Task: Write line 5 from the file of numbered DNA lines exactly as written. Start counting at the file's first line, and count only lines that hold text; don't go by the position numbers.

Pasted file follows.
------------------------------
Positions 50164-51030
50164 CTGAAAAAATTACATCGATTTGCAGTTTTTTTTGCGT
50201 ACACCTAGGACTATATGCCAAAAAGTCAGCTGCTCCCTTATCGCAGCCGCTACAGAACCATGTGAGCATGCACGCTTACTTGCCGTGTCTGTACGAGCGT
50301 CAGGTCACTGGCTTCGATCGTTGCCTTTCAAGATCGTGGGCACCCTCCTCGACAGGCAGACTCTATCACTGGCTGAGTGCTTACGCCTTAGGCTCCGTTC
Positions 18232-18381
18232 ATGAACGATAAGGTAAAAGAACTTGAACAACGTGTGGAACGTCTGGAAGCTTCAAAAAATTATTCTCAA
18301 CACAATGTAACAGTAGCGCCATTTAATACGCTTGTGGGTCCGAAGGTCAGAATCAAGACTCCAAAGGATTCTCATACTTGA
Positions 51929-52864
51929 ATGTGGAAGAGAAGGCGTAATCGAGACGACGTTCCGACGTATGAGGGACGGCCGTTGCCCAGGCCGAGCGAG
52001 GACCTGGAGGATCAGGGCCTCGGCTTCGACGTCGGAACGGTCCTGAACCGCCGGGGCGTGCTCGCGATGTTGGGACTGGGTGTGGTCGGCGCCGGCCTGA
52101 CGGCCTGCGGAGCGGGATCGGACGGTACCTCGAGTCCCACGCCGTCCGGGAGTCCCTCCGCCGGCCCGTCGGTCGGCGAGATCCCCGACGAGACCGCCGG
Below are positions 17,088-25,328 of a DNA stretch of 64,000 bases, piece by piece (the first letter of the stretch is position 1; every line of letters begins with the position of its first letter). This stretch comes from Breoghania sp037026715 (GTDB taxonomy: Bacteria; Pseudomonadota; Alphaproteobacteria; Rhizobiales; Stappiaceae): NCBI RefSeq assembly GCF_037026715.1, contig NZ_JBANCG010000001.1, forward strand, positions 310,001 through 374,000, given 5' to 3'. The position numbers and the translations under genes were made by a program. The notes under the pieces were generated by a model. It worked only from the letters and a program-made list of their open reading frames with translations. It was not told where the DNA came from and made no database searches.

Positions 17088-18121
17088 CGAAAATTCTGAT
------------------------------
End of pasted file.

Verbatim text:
Positions 18232-18381